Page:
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Larry Senn's insights on leading culture change from more than 40 years of experience in helping organizations create healthy, high-performance cultures

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January 19, 2015


Senn Delaney Chairman Dr. Larry Senn shares his insights on best practices in successful organizational culture change in regular posts as a member of the faculty of This educational website and blog is dedicated to providing workplace culture awareness, education, best practices and expert insights to positively impact society on a global scale.




Recent posts include:

Lessons from leadership virtuoso Les Wexner, CEO of L Brands, and all-around humble guy


The longest-serving CEO of a Fortune 500 company, Les Wexner, CEO of L Brands, was recently honored with a lifetime achievement award by Chief Executive Group. Senn Delaney Chairman Dr. Larry Senn examines the leadership traits that Wexner demonstrates, including passion, growth mindset, a benevolent leadership shadow, humility and a higher purpose of doing good while doing well that have contributed to making him one of the best CEOs of the century. Senn also shares Les's insights on leading, winning together, and shaping the L Brands' culture.

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The cure for hardening corporate arteries? Creating a culture of agility

To survive and grow, and even regain competitive advantage, many companies are grappling with ways to transform their businesses in the face of radical change. They are responding in many predictable and time-tested ways: changing CEOs and leadership teams, shifting strategies, rolling out new product lines, amping up innovation, cutting costs and restructuring. These are all the necessary things to do to react to change, but these actions usually only treat the symptoms of a chronic illness – hardening of corporate arteries – without curing the underlying cause. Companies may be missing out on the most important strategy of all: creating a culture of agility.

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Cultural transformation only comes with personal transformation

In a survey of top leaders by Booz and Company last year 84% said culture was critical to success and yet the majority admitted their culture was in need of a major overhaul. So, how do you transform a culture to meet your company’s needs today? How can you get employees or teams to behave the way you need them to execute your strategies and enhance your performance as well as your employee engagement and the customer experience? How do you get the innovation and agility you need in fast-changing markets? How do you get the cross-organizational collaboration that makes one plus one equal three? You can do that only by improving the behaviors of people.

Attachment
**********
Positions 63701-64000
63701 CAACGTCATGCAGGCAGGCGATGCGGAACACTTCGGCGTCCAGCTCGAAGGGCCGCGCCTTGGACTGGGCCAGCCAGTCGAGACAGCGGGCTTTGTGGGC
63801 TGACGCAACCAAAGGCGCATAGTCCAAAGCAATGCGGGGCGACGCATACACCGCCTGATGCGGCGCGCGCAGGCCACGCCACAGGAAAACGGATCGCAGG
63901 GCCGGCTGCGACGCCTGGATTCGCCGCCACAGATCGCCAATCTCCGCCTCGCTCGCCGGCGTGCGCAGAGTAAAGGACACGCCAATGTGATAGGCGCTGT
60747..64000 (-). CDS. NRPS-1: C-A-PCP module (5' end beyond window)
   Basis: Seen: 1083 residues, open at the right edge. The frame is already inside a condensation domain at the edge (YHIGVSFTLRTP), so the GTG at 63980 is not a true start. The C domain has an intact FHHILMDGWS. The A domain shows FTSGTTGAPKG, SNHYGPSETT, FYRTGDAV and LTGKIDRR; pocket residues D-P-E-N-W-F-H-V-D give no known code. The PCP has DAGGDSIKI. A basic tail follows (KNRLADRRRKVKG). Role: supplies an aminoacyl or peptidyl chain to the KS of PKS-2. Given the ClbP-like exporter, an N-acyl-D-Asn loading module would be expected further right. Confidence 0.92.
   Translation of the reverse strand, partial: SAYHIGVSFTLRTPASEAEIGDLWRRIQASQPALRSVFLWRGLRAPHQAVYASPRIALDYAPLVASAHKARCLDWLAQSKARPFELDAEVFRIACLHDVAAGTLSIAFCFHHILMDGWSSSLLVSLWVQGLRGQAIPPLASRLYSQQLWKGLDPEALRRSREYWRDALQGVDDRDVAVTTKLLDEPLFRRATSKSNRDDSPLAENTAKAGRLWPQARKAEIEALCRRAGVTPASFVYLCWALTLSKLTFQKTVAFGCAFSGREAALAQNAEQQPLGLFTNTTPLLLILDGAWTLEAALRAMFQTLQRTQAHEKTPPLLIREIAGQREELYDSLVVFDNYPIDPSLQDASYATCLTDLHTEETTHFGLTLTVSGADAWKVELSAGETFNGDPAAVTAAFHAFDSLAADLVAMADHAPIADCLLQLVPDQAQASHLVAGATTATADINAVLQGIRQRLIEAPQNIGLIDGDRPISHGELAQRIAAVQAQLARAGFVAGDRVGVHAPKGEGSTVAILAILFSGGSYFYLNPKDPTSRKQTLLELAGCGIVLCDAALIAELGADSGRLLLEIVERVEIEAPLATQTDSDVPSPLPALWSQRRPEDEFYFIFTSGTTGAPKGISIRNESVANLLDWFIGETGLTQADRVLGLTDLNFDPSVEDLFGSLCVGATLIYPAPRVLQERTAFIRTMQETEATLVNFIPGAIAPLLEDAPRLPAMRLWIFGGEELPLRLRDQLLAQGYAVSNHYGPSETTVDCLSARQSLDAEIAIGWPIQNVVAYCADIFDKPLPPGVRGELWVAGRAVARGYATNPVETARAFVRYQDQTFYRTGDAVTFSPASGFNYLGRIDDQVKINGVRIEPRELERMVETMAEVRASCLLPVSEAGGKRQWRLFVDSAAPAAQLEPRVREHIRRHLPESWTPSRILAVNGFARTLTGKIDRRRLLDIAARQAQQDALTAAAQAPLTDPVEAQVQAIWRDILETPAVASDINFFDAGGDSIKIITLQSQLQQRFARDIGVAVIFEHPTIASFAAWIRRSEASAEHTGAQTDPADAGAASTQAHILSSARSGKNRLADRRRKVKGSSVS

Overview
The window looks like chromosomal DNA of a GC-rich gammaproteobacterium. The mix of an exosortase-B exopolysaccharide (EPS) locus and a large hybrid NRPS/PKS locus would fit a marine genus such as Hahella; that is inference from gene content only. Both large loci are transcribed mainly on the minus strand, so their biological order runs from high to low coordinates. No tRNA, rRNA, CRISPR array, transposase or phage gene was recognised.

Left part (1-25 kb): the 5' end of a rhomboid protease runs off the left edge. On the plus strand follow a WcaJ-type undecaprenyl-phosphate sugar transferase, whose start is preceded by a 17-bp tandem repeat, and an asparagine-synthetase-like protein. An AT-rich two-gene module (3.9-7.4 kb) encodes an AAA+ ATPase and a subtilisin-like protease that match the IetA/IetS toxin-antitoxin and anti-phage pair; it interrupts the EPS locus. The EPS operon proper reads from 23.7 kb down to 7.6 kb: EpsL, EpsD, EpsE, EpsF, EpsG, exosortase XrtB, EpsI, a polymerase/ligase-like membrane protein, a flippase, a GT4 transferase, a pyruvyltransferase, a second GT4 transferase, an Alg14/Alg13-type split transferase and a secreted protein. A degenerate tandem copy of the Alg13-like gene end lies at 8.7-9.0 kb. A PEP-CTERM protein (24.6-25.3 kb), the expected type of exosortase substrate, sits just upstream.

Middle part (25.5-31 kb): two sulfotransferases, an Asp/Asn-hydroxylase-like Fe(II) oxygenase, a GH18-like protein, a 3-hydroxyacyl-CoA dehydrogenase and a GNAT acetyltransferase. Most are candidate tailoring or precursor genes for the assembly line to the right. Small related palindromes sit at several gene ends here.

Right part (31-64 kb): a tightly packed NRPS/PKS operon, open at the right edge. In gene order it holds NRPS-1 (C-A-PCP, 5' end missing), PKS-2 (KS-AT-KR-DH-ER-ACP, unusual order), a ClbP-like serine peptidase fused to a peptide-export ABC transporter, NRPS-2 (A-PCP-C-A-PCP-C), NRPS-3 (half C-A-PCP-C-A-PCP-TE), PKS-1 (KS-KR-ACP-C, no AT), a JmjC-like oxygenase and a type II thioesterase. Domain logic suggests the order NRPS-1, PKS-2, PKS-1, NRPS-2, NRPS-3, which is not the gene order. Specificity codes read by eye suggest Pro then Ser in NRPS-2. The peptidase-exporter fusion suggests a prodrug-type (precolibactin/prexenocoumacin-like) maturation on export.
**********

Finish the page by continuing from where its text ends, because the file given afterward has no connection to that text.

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There’s no ‘butts’ about it, purpose-driven companies have much to teach the world
When the CEO of one of the nation’s largest pharmacy chains announced that the company would stop selling tobacco products in its 7,700 drug stores, he made headline news and set a powerful example for others to follow. CVS Caremark (recently renamed CVS Health) CEO Larry Merlo put a firm stake in the ground by voluntarily forgoing a source of $2 billion a year in revenue. So, you might be wondering, what was he thinking?
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The first principle of successful culture shaping – The Shadow of the Leader
I wrote about the four reasons culture-shaping efforts fail in my previous post (Organizational culture has reached a tipping point, yet many culture change initiatives fail for four key reasons). But what makes them succeed? What makes some culture-change efforts successful where others become simply another ‘flavor of the week’ training session that never translates into real change? This is a subject of great debate and many theories exist. As we looked for the common denominator of success in the hundreds of culture-shaping efforts we have led at Senn Delaney, the level of CEO ownership and personal engagement won hands down as a key success factor.
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Organizational culture has reached a tipping point, yet many culture change initiatives fail for four key reasons
My fascination with culture began more than 40 years ago when another young industrial engineer named Jim Delaney and I started a process improvement consulting firm not long after graduating from UCLA. I quickly discovered that it was easier to decide on change than to get people to change. I observed that companies, like people, had personalities, and while some were healthy, most were like dysfunctional families. They had trust issues, turf issues and resistance to change. The difference between working with Sam Walton on the supply chain at Walmart and working with Woolworths was like night and day. It was clear one company would succeed and the other would fail because of the mindset and habits of the firms.
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